Joseph "Joe" Byles was a miner and rancher who lived in Hernandez Valley near the month of Byles Canyon. Joe arrived in San Francisco as a sailor aboard a British ship. He jumped ship in 1861 and began a new life in California. He joined the U.S. Navy on August 8, 1872 and served three years as a nurse. He was stationed aboard the USS Benicia when that ship carried King Kalakana of Hawaii to San Francisco. After his discharge from the Navy in 1875, Joe lived in Nicasico, California for a short while. He moved to the little town of San Benito around 1880 and married Emily Jane Prater on her birthday in 1882. Jane was born in Missouri on December 9, 1862. There first child, James "Jim," was born on the Rosetti Ranch near San Benito in 1884 and they moved to Hernandez Valley a short time later where he became a prospector, miner and rancher. Their other five sons where all born in Hernandez Valley. According to Louise (Byles) Miracle, the greatgranddaughter of Joe, he was born on the Isle of Wight in

southern England on February 16, 1847. He left home at early age to get away from his father's pressure to become a doctor. Louise said that he jumped ship in San Francisco to see his sister who was living there. He remained in contact with her until 1906, but never heard from her after the earthquake. Joe's wife Jane died on Thanksgiving day in 1901, six weeks after giving birth to Archie. It is thought that she is buried in Hernandez, somewhere near the old Byles homestead. Joe never celebrated Thanksgiving after that and never remarried. Joe Byles died at Louise's home on September 13, 1944 and was buried in the Nordhoff Cemetery in Ojai, California.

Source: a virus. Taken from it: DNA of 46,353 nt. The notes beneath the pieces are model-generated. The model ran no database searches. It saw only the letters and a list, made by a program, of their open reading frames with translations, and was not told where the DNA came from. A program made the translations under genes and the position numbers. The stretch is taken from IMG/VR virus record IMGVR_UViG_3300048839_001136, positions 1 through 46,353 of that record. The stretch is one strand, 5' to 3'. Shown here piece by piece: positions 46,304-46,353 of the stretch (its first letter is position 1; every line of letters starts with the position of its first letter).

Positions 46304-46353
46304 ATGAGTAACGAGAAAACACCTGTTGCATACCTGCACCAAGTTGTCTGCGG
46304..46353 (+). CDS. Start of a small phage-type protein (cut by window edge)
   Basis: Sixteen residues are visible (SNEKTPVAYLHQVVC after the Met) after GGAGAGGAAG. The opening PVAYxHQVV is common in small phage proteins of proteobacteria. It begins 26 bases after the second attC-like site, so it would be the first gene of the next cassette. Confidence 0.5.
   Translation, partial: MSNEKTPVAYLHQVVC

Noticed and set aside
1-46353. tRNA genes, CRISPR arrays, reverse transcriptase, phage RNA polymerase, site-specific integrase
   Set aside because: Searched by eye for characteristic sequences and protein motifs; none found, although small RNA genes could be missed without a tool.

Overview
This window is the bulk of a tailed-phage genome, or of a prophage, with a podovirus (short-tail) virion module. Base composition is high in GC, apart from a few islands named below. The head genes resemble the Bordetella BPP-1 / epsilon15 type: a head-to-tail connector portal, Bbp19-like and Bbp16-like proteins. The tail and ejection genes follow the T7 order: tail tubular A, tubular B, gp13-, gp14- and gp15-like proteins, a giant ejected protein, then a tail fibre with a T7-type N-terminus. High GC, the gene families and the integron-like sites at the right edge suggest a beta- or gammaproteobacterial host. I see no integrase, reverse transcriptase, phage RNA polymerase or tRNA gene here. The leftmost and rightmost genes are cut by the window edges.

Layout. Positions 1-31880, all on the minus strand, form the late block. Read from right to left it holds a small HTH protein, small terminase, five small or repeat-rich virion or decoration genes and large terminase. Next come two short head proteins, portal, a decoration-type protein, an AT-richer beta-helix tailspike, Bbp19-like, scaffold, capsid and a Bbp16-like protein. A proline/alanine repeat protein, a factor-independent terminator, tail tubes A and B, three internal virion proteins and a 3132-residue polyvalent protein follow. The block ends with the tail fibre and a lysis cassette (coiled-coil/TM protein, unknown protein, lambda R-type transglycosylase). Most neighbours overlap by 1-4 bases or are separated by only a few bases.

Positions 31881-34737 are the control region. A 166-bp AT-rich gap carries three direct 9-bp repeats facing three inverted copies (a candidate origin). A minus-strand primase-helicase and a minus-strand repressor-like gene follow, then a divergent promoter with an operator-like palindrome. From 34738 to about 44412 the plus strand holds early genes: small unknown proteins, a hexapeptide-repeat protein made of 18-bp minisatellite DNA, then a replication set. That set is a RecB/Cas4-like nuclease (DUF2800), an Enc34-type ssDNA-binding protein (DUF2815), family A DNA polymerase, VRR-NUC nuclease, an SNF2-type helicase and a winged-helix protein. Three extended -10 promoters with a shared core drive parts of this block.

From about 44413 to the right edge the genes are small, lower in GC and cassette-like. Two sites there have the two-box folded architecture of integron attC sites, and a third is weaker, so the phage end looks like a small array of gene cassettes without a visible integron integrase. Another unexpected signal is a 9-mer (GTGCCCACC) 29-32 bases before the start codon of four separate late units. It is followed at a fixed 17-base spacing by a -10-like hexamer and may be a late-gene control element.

-- References -- James C. Byles, gson of Jim Byles Louise (Byles) Miracle, gdaughter of George Byles

Three Rocks Research is a 501(c)(3) tax-exempt nonprofit corporation that conducts historical research in central California. Your generous, tax-deductible donations help finance this historical research and preservation. Please contribute your financial support to this important work.

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So that others may know ...SM

The Three Rocks Report

In this Issue

Cantua Man Larious Canyon Joseph Byles 1 2 3 Submissions We welcome submissions to the newsletter, however articles may be edited for length and content, and all submitted materials become the property of Three Rocks Research. Subscriptions The newsletter is provided at no cost, but a $20.00/year donation helps with the cost of printing and mailing. To receive the newsletter or to submit items for publication please contact: Three Rocks Research Newsletter 142 Iowa Drive Santa Cruz, Calif., 95060 or send an email message to [email protected] The Three Rocks Report is a publication of Three Rocks Research. Advertising Limited and appropriate advertising space is available in this newsletter. Please contact Three Rocks Research if you would like information about advertising in this newsletter. Ph. (831) 427-0918 Fx. (831) 427-0928 Opinions, commentary, and editorials appearing in this newsletter represent the views of the author, and not necessarily those of Three Rocks Research, its Board, sponsors, members or participants.